The nine actors, who open the show with self-descriptions for the seeing-impaired, are Fareeda Pyracha Ahmed, Scott Barton, Stephen Drabicki, Ann Flanigan, Anita Hollander, Ann Marie Morelli, Sean Phillips, Pamela Sabaugh, and Dionne McClain-Freeney, who is also the musical director. While the company is a bit uneven, all are spirited, and several possess strong singing voices. Viselli, making much use of a rolling piano, keeps them moving. This revival, in fact, is surprisingly physical, but even those with mobility issues handle it well.
Questionably, Viselli has taken those longer selections once intended for single-actor presentation and broken them up into quasi-mini-dramas for multiple performers. It’s a choice that diffuses the focus of the writing, particularly in the misconceived “Concerning the Infanticide, Marie Farrar.” This potent tale of an unintended pregnancy’s consequences has been chopped up into bite-size pieces delivered by the ensemble as if they were courtroom attorneys circling around the accused, standing on a pedestal, under a judge’s watchful eye.
Two tour-de-force selections in the 1962 script have been deleted. One is “The Old Hat,” about the extraordinary effort an actor goes through to find just the right hat for his four-minute role. The other is “The Jewish Wife,” a powerful scene (brilliantly done by Viveca Lindfors) extracted from a lesser play (The Private Life of the Master Race), in which a Jewish woman in 1930s Nazi Germany prepares to tell her non-Jewish husband she’s leaving for a safer place.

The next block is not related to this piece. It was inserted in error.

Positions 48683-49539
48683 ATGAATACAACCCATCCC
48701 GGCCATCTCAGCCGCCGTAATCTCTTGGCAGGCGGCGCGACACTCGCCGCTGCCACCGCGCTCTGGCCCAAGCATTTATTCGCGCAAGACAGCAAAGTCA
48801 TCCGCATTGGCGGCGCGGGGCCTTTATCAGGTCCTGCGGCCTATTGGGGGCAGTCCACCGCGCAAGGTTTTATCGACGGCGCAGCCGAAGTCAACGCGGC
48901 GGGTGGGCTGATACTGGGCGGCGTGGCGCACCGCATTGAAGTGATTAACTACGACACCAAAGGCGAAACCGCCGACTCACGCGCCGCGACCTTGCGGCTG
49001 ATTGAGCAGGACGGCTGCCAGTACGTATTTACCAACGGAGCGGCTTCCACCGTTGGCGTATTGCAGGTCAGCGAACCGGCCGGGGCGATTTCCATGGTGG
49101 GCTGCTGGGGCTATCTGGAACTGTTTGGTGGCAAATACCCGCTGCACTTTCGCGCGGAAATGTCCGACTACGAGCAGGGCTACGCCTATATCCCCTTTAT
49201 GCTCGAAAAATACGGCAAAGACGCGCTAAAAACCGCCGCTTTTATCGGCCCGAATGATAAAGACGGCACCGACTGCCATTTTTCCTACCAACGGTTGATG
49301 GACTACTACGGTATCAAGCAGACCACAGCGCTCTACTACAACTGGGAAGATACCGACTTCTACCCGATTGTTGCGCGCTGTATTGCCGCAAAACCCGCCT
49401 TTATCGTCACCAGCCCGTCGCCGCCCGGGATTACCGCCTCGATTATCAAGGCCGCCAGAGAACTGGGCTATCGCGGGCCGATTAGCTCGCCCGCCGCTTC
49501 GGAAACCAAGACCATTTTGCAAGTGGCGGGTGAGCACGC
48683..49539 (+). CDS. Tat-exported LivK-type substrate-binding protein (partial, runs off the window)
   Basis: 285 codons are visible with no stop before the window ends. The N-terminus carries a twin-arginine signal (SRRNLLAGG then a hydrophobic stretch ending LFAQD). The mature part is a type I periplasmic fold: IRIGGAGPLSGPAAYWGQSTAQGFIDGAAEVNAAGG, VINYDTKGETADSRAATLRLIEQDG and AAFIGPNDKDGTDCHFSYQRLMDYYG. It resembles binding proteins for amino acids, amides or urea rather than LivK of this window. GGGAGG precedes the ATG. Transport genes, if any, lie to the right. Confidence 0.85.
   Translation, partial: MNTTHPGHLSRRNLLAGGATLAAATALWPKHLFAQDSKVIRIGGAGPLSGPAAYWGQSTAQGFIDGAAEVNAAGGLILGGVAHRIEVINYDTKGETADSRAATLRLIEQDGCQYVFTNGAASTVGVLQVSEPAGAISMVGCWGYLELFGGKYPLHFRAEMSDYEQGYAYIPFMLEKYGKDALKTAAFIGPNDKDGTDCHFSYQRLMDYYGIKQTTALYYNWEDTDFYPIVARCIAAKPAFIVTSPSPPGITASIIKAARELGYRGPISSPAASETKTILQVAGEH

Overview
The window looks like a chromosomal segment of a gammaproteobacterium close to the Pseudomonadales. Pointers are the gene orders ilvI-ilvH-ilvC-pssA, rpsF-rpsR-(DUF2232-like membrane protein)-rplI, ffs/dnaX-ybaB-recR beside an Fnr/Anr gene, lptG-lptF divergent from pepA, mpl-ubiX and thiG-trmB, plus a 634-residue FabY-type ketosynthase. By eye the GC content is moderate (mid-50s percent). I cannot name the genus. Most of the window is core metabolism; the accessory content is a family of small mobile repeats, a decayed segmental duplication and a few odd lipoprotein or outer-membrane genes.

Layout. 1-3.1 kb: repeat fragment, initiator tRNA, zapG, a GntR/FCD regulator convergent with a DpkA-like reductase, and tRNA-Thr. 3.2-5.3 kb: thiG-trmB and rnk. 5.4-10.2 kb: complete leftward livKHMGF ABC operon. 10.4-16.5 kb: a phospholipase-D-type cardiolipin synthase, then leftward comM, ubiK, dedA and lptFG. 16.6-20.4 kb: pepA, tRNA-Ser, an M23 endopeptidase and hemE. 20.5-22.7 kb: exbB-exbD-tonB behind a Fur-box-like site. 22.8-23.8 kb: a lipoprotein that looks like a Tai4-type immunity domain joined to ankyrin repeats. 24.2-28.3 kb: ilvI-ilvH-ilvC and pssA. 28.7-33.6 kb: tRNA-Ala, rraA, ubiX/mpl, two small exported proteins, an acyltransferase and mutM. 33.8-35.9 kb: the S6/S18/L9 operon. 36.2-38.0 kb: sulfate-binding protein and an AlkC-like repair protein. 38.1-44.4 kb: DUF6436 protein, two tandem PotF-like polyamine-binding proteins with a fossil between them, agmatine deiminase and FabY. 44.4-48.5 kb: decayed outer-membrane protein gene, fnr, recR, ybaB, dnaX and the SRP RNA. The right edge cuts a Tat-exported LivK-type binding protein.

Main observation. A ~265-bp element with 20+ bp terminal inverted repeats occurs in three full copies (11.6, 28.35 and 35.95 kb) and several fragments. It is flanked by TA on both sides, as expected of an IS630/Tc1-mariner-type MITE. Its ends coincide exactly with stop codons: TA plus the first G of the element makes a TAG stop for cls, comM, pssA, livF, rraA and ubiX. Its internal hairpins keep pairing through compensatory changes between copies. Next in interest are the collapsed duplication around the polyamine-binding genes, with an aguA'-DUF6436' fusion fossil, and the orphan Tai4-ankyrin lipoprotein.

Replacements include songs like “Surabaya Johnny,” bits from Mother Courage and Galileo, and a host of frequently ambiguous poetic passages. Many of the latter are too difficult at first hearing to make Brecht’s points immediately clear. Brecht, a cunningly elusive communist, testified before HUAC in 1947, and snippets of his recorded testimony, spoken in slow but accurate English, remain from the original arrangement; they’re now supplemented by videos of him speaking. On the other hand, we no longer hear—except when we’re leaving, and then only barely—Brecht’s recording of “Die Moritat von Mackie Messer,” in his slyly cutting tone with the “r” in “Messer” rolled for all it’s worth. In its place, the company provides an unmemorable, jazzed-up choral rendering in the familiar “Mack the Knife” mode.
Subjects like immigration, abortion, scientific facts, poverty, wealth, and the like carry a topical relevance, of course, helping to justify the revival. Some of the new stuff clearly has been chosen for such purposes. But for all its earnestness, its pertinence, and the exertions of its enthusiastic company, you may find yourself experiencing the verfremdungseffekt of being cerebrally estranged rather than emotionally involved. Somehow, I don’t think that’s what TBTB had in mind.
Brecht on Brecht: A Celebration of Life Lived in Defiance. Through November 20 at A.R.T./New York Theatres, 502 West 53rd Street (between Tenth and Eleventh Avenues) W. 53rd Street. www.tbtb.org
Photos: Carol Rosegg